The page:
I am proposing the integration of a backend targeting the RISC-V ISA.
RISC-V is a free and open instruction set architecture that was originally
developed at UC Berkeley. Future development of the ISA specification will be
handled by the 501(c)(6) non-profit RISC-V Foundation and its members
<https://riscv.org/membership/?action=viewlistings>. You can find much more
information at the RISC-V website <https://riscv.org/>, including the current
ISA specification <https://riscv.org/specifications/>. You might note that
RISC-V defines 32-bit and 64-bit variants and also supports a compressed
variant, allowing 16-bit instructions to be freely intermingled with the
standard 32-bit representations. The standard is structured to allow
implementers to choose appropriate subsets to support, for instance a
micro-controller might support 'RV32I' (32-bit RISC-V with the integer
instructions) and an application core running Linux might implement RV64IMAFD
(commonly shortened to RV64G: 64-bit with integer instructions, the multiply
extension, atomics, and single and double precision floating point). A
generous portion of the opcode space is left reserved for implementers or
researchers to add their own instructions.
In line with the proposed policy for adding a new target
(https://reviews.llvm.org/D23162), RISC-V has a clear specification, multiple
software models, and multiple FPGA implementations as well as prototype ASICs
from various groups. At lowRISC (http://www.lowrisc.org/), inspired by our
previous experience with the Raspberry Pi project, we are working towards
creating a completely open source RISC-V SoC and producing low-cost
development boards around it. Feel free to contact me off-list to discuss
lowRISC further. LLVM is a key part of our development plan, and with
community approval I would like to act as maintainer for the backend. The vast
majority of my LLVM work over the past 6 years has sadly been out-of-tree, but
I'm far from new to the project.
In the RISC-V community right now, GCC is by some way the more stable compiler
port. We've discussed best way of moving forward with LLVM at the last couple
of RISC-V Workshops and a number of us concluded a fresh codebase may be the
best way to move forwards. Producing a series of patches that introduce RISC-V
support incrementally in easy-to-review chunks with associated test cases at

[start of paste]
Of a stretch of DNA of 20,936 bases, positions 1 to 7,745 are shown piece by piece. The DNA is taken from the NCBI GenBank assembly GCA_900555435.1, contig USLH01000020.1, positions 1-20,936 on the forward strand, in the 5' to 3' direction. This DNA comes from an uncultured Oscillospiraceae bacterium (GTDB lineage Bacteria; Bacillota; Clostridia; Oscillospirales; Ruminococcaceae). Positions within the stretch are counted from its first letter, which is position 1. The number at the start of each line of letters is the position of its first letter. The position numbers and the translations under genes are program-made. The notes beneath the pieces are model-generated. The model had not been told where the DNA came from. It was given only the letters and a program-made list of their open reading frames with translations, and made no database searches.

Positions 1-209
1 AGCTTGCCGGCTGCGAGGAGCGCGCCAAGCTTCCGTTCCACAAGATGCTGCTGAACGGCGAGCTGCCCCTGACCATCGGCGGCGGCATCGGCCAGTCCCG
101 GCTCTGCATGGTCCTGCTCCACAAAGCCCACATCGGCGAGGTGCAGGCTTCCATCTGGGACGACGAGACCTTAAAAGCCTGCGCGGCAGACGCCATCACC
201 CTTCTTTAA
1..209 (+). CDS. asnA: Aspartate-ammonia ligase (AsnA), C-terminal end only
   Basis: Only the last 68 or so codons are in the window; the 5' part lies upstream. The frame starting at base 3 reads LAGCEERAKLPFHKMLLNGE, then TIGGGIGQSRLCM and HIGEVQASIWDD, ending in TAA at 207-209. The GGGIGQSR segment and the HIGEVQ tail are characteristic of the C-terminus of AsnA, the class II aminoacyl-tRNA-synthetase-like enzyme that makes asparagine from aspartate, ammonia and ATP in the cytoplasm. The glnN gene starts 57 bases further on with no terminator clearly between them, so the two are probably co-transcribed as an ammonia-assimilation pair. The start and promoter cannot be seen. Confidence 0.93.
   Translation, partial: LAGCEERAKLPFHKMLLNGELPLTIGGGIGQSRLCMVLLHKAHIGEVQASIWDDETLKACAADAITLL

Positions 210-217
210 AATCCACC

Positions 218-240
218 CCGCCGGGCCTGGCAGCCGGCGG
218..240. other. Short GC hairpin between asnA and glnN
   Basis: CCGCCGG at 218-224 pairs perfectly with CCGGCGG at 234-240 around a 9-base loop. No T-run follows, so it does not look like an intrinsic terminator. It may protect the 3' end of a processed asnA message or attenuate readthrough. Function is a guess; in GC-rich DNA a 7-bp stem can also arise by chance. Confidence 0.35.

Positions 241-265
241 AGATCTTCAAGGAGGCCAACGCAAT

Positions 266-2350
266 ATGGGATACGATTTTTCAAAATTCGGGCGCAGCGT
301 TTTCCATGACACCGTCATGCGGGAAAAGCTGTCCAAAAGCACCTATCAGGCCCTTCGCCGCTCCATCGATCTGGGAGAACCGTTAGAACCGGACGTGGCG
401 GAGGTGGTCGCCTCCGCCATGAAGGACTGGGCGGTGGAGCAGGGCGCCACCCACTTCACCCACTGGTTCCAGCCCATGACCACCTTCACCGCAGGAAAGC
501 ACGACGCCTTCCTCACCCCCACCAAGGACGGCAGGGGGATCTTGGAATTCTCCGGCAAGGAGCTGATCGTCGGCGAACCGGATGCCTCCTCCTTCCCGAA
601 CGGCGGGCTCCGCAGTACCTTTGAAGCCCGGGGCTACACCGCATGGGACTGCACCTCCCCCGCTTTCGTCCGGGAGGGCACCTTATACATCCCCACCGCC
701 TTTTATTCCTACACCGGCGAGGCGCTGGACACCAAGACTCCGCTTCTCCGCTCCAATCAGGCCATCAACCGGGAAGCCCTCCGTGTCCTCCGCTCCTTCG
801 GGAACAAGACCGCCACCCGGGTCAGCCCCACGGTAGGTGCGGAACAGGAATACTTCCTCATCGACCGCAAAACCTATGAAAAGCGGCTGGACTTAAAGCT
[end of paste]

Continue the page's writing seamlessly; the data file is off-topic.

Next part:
every point also allows us to get the maximum benefit from LLVM's code review
procedure. It also provides a good basis for more detailed documentation on
writing an LLVM backend (and making modifications to an existing one, e.g.
making it much easier for a research group wanting to explore RISC-V changes).
This is an area I also hope to contribute to. The approach of small,
incremental patches is somewhat similar to what is being done with the AVR
backend. I'm grateful to David Chisnall who suggested that starting with the
MC layer may be a productive way to go about developing this backend, and so
far this seems to be working well.
The current status is that I have submitted a series of 10 patches
implementing assembler support and an initial set of relocations and fixups.
Help reviewing these would be very welcome, do let me know if you'd like to be
CCed in or added as a reviewer to future patches. I'd ultimately like the
RISC-V backend to be considered a "reference" backend, and as such
I specifically welcome reviews you might worry are pedantic.
Please find the current set of patches for your review here:
I've obviously spent a lot of time with the MC layer recently, and I'd be
happy to put that to use in helping review MC patches for other archs.
Mini development roadmap:
* Complete MC layer (supporting up to RV32+RV64G at least)
* There is currently no specification for supported RISC-V assembly syntax,
mnemonics etc. The ideal solution may not always be "whatever the GCC port
currently does", so some aspect of this will involve discussions with the
wider RISC-V software community.
* Compressed instruction set support (RVC)
* Benchmarking and comparison to GCC RISC-V (and potentially other archs)
Finally I'd like to give a prominent mention to Colin Schmidt, the UC Berkeley
student who has been maintaining the current out-of-tree RISC-V LLVM port
<https://github.com/riscv/riscv-llvm>. The RISC-V community owes him a debt of
All comments very welcome,